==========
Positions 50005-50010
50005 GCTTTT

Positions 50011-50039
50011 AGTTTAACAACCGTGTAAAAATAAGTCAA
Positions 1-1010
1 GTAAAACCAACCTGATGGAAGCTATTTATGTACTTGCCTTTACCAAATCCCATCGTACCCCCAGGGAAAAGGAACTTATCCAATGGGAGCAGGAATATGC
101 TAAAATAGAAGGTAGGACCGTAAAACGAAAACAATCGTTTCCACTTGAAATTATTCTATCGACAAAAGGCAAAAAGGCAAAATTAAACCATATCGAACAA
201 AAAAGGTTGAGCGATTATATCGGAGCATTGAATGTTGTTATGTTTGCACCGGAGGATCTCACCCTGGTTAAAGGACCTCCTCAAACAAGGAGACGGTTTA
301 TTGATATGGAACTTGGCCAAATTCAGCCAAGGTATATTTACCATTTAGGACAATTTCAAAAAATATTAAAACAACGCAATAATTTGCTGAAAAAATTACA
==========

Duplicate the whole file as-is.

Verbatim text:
Positions 50005-50010
50005 GCTTTT

Positions 50011-50039
50011 AGTTTAACAACCGTGTAAAAATAAGTCAA
Positions 1-1010
1 GTAAAACCAACCTGATGGAAGCTATTTATGTACTTGCCTTTACCAAATCCCATCGTACCCCCAGGGAAAAGGAACTTATCCAATGGGAGCAGGAATATGC
101 TAAAATAGAAGGTAGGACCGTAAAACGAAAACAATCGTTTCCACTTGAAATTATTCTATCGACAAAAGGCAAAAAGGCAAAATTAAACCATATCGAACAA
201 AAAAGGTTGAGCGATTATATCGGAGCATTGAATGTTGTTATGTTTGCACCGGAGGATCTCACCCTGGTTAAAGGACCTCCTCAAACAAGGAGACGGTTTA
301 TTGATATGGAACTTGGCCAAATTCAGCCAAGGTATATTTACCATTTAGGACAATTTCAAAAAATATTAAAACAACGCAATAATTTGCTGAAAAAATTACA